Take my refrigerator, please, as the eighth item below suggests. No, not YOU! (Flickr photo by Tammy Green)

Cuomo is proposing a limit on the total amount of property tax dollars that can be collected annually by a school district, municipality or special district by capping the increase in the local tax levy at 2 percent or the rate of inflation, whichever is less, according to his campaign literature.  Schools traditionally receive the largest share of property taxes.

A cap would not directly affect New York City, where property taxes are relatively low because of revenue from the city’s personal income tax and where the schools are financed through the general city budget. But outside the city, New York is among the most heavily taxed states in the country.

D’YA THINK THIS NOMAD MIGHT HAVE A BOOK OR MOVIE DEAL IN THE BACK OF HIS MIND OR HIGHEST OF HIS HOPES?

Ed Casabian’s nomadic existence Continue reading

With thinking come murmurs of my mind

Housing recovery will depend on bitter medicine. (Flickr photo by aussiegall)

Experts cannot agree on how long housing’s crisis will continue or how to fix the problem.

You may have noticed  my characterization of the situation as a “crisis,” and certainly everything that has happened in housing in the last three years has been tragically dislocating to millions of families and profoundly harmful to the economy. No one knows when it all will end or even how bad things will be when it’s finally over.

The effects of the bursting bubble have thrown lives into chaos and helped make a shamble of the economy, and that’s where the word “crisis” comes in. Whether ameliorating the crisis means that the nation will–or should–return to 68-69 percent home ownership is another matter on which I have written and will consider again below

Meantime, allow me to quote some of the sources in the Bloomberg piece that I mentioned in my post yesterday. For example:

Morgan Stanley housing strategist Oliver Chang:

Whether it’s the sidelined, shadow or current inventory, the issue is  Continue reading

Wallstreeters must hope that past isn’t precedent

I’ve been reading a justly lauded book about Bear Stearns and the shenanigans that led to the firm’s collapse, House of Cards by William D. Cohan.

In his dissection of the firm and his evisceration of its executives, the author periodically brings us up to date on their compensation, a pittance in contrast to most of the mammoth packages handed on Wall Street today.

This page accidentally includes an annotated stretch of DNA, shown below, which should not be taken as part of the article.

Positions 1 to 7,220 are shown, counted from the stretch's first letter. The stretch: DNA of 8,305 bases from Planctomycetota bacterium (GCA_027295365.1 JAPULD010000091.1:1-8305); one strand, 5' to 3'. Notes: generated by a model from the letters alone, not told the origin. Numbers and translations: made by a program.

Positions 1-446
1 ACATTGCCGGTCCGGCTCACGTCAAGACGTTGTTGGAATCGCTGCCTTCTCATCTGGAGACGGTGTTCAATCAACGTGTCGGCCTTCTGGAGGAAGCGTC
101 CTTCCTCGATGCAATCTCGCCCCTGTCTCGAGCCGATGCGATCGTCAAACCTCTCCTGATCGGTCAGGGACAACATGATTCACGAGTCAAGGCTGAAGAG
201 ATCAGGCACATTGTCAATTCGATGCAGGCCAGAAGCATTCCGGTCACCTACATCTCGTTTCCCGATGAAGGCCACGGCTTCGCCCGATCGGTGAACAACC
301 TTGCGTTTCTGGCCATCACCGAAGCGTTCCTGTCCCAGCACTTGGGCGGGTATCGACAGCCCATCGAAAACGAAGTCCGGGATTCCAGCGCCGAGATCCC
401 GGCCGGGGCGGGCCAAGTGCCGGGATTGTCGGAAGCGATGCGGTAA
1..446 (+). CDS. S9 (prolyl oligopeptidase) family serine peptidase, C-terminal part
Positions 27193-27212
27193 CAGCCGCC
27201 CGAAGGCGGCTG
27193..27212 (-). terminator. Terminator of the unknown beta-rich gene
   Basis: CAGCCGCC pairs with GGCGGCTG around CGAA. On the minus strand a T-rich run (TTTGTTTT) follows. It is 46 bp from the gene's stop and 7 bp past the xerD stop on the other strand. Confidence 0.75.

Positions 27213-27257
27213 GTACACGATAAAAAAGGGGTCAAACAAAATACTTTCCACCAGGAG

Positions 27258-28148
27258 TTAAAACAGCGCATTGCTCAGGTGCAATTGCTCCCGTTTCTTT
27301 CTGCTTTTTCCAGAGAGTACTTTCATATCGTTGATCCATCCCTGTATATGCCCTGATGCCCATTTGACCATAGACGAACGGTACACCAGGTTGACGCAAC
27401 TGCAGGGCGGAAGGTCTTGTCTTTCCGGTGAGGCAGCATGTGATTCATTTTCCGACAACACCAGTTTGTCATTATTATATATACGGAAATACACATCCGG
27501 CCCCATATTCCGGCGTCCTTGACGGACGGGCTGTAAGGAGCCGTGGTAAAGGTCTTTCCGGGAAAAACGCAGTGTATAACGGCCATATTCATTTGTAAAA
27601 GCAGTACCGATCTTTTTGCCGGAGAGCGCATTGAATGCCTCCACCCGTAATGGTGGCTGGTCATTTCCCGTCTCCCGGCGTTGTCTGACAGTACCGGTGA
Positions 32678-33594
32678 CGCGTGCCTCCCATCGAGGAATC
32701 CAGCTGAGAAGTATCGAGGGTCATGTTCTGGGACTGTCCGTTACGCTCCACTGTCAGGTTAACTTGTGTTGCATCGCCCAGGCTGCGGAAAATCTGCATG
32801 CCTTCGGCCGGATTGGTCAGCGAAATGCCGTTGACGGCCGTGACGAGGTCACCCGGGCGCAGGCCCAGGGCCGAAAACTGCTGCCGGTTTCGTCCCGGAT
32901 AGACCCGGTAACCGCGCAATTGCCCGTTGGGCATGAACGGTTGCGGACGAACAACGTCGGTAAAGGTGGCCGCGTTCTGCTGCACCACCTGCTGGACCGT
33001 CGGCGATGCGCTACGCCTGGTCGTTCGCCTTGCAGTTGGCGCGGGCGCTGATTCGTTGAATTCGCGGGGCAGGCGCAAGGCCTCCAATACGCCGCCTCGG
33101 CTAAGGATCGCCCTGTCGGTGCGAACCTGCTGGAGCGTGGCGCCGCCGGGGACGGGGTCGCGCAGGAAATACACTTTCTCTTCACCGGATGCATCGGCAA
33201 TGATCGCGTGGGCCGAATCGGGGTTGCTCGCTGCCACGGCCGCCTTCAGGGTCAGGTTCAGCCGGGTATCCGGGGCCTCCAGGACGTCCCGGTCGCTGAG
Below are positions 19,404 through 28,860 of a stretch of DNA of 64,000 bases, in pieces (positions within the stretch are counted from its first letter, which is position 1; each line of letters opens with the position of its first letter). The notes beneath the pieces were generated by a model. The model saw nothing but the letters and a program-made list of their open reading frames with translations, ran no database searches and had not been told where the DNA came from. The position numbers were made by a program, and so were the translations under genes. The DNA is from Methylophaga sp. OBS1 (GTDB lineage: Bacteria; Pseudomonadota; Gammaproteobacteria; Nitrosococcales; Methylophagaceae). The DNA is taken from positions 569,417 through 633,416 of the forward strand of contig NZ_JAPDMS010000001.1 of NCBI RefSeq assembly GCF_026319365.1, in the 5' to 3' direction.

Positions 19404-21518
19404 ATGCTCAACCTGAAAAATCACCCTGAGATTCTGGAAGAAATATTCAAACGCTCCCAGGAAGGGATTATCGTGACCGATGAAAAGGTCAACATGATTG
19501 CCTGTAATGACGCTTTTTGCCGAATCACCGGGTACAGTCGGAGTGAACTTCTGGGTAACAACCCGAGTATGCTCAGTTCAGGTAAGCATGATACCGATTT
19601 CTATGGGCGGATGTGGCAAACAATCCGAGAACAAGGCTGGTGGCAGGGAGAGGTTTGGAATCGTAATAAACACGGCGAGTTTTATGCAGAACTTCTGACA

For example, Cohan writes that top executives, especially Ace Greenberg and Jimmy Cayne, were making “eye-popping” amounts of money in the fiscal year ended June 1991.  He notes that:

. . . the thirteen top Bear Stearns executives received an average compensation of $2.8 million, up 25 percent from the year before.

Greenberg’s cash compensation for the year increased to $5.3 million, from $4.2 million the year before.”

Who among us wouldn’t be thrilled to collect that much money in a single year?  Answer: the folks toiling on the Street these days. Continue reading

Where’s that bottom everyone is talking about?

Buyers seem not only to be looking again, but they are starting to make offers.  And the offers are less likely to be insulting than they were just a couple of months ago.  Much of the activity appears to be centered on properties listed below $1 million, though buyers at higher levels clearly are less gun-shy than they were in the recent past.

If you doubt the foregoing information, have a look at Sunday’s New York Times, which leads the Real Estate section with a long piece that has the following headline:

Bidding Wars Resume

Regular readers of this blog and my e-newsletter won’t be surprised by the news: I have been warning that such wars would reappear once there occurred a perception that the bottom was here or approaching.  (However, my timing was a bit off; I didn’t expect that change until sometime next year. In any case, I doubt the trend is widespread yet.)

Ask buyers about their renewed interest, and the answers are almost the same: Continue reading